Limerick saw the biggest growth in job vacancies of any county in Ireland in the third quarter of 2017, but it remains an ‘unemployment blackspot’ with some of the highest rates of joblessness in the nation. This apparent paradox may be explained by a rapid improvement in Limerick’s economic fortunes.
Limerick enjoyed a 43 percent increase in job vacancies in Q3 2017 compared to last year, and a 22 percent increase in Q4. This is according to figures compiled by IrishJobs.ie Jobs Index. This rise in vacancies significantly outstrips Dublin, Galway and Cork. Limerick has the fastest growing rate of job vacancies of any major urban centre. Galway saw a 16 percent rise, Dublin lagged behind on 9 percent, while Cork recorded just a 1 percent increase over the same period.
Yet Limerick still suffers from high rates of unemployment. The 2016 census reported that Limerick’s average unemployment stood at 35.7 percent in 18 electoral wards. This was the worst rate in the country and these areas were quickly dubbed ‘blackspots.’ The national unemployment rate is just 6 percent as of 1 November.
The unprecedented growth in local job vacancies may be an indication of an economic turnaround. Orla Moran, general manager at IrishJobs.ie, attributed the rise to STEM industries. This is a growing sector with a significant presence in Limerick. Senator Maria Byrne (FG) agrees with Moran.
“I very much welcome the figures released by IrishJobs.ie,” the senator said. “The recent jobs announcements from companies like Northern Trust and Regeneron are significant votes of confidence in the local economy in Limerick and the Mid-West, and a further sign of increasing employment opportunities outside of Dublin. It is great news for communities across county Limerick and the Mid-West, as every job created has a positive knock on effect for SMEs and the self-employed”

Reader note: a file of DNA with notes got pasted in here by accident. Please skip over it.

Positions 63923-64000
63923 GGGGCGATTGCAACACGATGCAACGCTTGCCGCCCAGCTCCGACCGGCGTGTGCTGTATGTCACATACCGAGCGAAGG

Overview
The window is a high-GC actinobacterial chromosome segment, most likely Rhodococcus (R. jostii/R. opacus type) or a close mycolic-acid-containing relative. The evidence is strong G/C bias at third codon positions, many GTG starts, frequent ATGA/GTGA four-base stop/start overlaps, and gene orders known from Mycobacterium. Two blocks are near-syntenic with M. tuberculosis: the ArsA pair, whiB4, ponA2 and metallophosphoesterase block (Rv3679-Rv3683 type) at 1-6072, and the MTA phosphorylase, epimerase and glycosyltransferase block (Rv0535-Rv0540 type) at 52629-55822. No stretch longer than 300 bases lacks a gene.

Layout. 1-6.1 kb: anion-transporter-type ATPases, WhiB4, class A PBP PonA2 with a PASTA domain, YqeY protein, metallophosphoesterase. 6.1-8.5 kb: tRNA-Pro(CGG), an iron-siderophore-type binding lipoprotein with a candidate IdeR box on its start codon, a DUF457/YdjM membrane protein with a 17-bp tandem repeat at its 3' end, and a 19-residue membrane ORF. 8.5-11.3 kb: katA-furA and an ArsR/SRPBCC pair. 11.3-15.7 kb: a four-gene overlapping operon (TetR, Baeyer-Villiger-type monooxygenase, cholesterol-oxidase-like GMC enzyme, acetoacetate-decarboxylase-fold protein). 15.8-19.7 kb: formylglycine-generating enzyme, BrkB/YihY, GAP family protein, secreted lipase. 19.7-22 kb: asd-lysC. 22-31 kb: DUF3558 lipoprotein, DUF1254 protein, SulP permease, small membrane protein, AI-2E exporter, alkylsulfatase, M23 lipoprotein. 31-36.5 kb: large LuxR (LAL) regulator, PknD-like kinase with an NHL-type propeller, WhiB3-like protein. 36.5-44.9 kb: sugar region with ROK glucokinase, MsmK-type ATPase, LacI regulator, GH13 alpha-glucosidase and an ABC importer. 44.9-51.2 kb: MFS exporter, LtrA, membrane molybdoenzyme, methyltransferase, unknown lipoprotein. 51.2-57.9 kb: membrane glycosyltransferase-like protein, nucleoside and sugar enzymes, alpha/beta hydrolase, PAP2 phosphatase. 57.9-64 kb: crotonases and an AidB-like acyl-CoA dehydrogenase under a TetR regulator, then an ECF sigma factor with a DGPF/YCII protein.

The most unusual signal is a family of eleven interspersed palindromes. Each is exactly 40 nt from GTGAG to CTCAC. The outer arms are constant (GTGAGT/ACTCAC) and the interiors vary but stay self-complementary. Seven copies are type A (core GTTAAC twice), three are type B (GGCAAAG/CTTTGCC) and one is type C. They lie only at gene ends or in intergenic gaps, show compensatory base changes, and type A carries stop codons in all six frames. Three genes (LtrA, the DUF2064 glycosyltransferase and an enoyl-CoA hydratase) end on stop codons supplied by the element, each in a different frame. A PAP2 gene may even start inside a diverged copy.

But maintaining the economic trend in Limerick won’t happen by itself. While most Limerick graduates now find work in the city and county, Limerick’s unemployment problems and need for skilled workers cannot be ignored.
“Many graduates are attracted to work abroad in countries with competitive tax rates and I firmly believe the government should continue to reduce the tax burden on working people to ensure companies can fill these vacancies.” Senator Byrne said. “The calibre of graduates and the pool of talent that come from the three higher level institutions here in Limerick are a huge factor in companies expanding their workforce and the government must do everything it can to retain these graduates.”
Limerick will continue to be the focus of attention nationally as jobs growth affects the local economy, but the unemployment blackspots may not directly benefit from new jobs in STEM industries. With the jobless rate so high in so many parts of Limerick, it may be too early to make predictions.